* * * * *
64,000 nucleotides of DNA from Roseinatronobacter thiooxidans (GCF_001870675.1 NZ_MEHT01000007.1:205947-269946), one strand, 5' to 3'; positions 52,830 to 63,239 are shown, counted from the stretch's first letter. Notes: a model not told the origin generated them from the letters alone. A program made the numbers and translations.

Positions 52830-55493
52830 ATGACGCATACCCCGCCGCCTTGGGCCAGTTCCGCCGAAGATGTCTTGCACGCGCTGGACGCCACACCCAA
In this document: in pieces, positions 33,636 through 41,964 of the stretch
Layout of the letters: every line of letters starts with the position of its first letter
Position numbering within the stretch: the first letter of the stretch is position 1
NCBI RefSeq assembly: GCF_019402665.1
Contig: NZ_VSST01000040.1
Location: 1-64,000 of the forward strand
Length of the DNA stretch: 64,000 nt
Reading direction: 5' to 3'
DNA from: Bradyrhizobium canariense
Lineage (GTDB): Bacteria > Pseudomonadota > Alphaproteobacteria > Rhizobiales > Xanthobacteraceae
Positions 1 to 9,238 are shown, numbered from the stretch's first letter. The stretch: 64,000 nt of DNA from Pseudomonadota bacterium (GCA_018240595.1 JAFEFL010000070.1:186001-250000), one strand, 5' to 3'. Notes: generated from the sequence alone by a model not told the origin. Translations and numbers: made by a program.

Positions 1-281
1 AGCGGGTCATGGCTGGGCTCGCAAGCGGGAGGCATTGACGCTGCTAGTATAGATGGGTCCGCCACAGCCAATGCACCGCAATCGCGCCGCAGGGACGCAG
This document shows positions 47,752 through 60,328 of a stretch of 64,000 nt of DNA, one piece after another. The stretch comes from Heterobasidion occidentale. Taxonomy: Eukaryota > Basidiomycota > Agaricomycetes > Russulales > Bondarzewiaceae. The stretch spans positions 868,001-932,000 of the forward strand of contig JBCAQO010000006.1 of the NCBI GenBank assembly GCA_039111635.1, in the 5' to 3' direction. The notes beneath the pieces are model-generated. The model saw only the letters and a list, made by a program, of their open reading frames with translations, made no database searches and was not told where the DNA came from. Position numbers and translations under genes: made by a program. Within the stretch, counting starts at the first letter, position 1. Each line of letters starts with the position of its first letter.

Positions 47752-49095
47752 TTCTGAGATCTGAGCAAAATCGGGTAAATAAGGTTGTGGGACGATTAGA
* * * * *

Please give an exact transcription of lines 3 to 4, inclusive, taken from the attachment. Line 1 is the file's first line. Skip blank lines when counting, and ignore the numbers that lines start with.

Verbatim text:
52830 ATGACGCATACCCCGCCGCCTTGGGCCAGTTCCGCCGAAGATGTCTTGCACGCGCTGGACGCCACACCCAA
In this document: in pieces, positions 33,636 through 41,964 of the stretch